3. Certain exercises

Exercise is an important ally in the fight against scoliosis - indeed, our own ScoliGold treatment method is primarily exercise-based. However, certain exercises and stretches can do more harm than good when you're coping with a curved spine.

Read our blog post on Exercises to Avoid for more information on this subject.

4. One-sided / impact sports

Some sports are more problematic than others for scoliosis patients. To assess whether or not you should get involved in a particular sporting activity, ask yourself:

  • Will I be colliding with other players? Sports like rugby, hockey and lacrosse are best avoided for this reason.

  • Will I be putting more stress on one side of my body than on the other? Examples of one-sided sports include golf and racket games like tennis and badminton.

For more information on this topic, read our blog post on Sports to Avoid.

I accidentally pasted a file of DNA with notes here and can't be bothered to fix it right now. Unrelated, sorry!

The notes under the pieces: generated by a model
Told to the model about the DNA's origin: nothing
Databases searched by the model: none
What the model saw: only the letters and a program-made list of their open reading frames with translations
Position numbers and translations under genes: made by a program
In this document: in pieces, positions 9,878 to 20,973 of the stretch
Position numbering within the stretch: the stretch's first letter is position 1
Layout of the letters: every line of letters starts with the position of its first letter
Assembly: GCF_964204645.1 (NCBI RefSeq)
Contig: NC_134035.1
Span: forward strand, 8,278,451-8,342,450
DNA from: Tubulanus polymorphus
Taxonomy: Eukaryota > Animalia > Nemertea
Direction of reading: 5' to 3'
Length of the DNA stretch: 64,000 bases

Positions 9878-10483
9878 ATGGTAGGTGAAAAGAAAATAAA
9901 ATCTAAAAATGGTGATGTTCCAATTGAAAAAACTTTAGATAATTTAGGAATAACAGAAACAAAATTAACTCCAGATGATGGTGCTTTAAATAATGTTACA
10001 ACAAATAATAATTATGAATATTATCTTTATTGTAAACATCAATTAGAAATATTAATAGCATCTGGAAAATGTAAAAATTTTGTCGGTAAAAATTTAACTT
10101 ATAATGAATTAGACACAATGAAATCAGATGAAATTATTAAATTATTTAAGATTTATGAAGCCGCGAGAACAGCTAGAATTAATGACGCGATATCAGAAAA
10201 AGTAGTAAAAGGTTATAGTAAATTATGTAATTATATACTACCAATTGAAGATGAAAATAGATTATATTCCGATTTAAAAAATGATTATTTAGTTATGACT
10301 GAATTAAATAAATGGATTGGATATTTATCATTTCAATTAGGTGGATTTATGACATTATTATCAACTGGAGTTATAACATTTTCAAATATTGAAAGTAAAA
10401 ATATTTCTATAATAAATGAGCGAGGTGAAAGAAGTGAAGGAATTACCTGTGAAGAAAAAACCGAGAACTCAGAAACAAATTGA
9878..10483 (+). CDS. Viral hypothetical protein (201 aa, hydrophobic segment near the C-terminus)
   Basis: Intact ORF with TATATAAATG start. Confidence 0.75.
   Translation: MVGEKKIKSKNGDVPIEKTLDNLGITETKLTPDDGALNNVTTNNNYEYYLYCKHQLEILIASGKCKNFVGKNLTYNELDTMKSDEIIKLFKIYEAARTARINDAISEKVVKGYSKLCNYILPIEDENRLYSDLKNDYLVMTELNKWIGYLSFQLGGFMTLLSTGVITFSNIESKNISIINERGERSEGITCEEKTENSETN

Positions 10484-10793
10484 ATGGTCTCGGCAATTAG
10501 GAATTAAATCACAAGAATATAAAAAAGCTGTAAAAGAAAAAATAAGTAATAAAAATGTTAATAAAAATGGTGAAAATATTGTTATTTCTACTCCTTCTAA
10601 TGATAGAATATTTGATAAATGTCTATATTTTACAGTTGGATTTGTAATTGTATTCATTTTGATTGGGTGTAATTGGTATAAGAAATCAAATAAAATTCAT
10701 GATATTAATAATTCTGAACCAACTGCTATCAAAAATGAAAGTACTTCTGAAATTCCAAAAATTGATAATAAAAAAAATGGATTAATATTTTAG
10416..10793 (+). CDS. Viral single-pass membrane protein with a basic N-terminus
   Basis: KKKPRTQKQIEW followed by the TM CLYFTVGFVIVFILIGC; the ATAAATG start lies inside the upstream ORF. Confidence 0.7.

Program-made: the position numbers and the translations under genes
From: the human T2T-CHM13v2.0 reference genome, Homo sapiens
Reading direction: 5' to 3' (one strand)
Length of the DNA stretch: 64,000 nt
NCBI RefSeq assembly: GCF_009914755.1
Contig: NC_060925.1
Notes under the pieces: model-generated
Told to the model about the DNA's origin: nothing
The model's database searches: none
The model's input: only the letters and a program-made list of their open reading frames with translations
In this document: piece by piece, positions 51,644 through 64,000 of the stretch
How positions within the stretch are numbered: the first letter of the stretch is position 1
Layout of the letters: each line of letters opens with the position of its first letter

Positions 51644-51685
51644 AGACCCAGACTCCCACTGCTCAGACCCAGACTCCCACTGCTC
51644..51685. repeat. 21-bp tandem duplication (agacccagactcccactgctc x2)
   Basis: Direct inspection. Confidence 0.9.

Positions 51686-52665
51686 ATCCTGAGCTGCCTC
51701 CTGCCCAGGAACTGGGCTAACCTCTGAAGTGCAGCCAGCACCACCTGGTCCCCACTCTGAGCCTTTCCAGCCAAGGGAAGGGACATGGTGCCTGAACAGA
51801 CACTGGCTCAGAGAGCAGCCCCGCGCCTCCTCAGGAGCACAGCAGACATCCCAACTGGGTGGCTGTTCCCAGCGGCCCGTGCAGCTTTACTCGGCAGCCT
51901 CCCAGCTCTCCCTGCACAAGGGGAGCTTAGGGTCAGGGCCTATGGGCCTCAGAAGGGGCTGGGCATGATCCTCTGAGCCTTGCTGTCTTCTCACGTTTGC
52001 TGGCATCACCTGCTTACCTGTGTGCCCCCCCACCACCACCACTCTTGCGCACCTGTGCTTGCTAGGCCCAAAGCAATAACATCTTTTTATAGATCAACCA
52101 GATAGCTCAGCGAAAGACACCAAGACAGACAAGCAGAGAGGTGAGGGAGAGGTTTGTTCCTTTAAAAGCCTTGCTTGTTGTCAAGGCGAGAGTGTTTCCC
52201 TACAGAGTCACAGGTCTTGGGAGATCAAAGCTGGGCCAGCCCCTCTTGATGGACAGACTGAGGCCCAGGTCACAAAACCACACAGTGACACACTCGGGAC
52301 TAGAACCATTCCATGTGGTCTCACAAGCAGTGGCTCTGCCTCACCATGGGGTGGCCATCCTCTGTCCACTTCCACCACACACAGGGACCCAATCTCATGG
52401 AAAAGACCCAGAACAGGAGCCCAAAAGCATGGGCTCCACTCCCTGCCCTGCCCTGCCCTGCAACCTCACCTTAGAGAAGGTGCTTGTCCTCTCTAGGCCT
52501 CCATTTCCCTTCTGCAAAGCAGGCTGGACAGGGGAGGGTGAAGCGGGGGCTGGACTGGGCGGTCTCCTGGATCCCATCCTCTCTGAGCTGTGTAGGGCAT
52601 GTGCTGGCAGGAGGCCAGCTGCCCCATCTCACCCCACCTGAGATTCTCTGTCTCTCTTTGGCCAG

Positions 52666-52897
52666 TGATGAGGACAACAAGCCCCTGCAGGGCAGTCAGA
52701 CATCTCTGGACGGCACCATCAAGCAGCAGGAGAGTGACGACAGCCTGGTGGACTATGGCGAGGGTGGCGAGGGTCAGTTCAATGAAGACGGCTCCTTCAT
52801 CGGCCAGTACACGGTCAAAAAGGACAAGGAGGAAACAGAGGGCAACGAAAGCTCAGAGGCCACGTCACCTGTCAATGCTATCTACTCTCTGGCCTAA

5. High heels, flip-flops, and other shoes that don't provide much support

When you're purchasing footwear, it's important to look for shoes that will give your body the support it needs. High-heeled shoes can put your spine under a lot of stress, but so can overly flat footwear such as flip-flops. Try to wear shoes with good arch support (orthotics/insoles can help with this).

If you are worried that your scoliosis will prevent you from participating in your favourite activities, please contact Scoliosis SOS today to arrange an initial consultation - we may be able to help you beat your condition.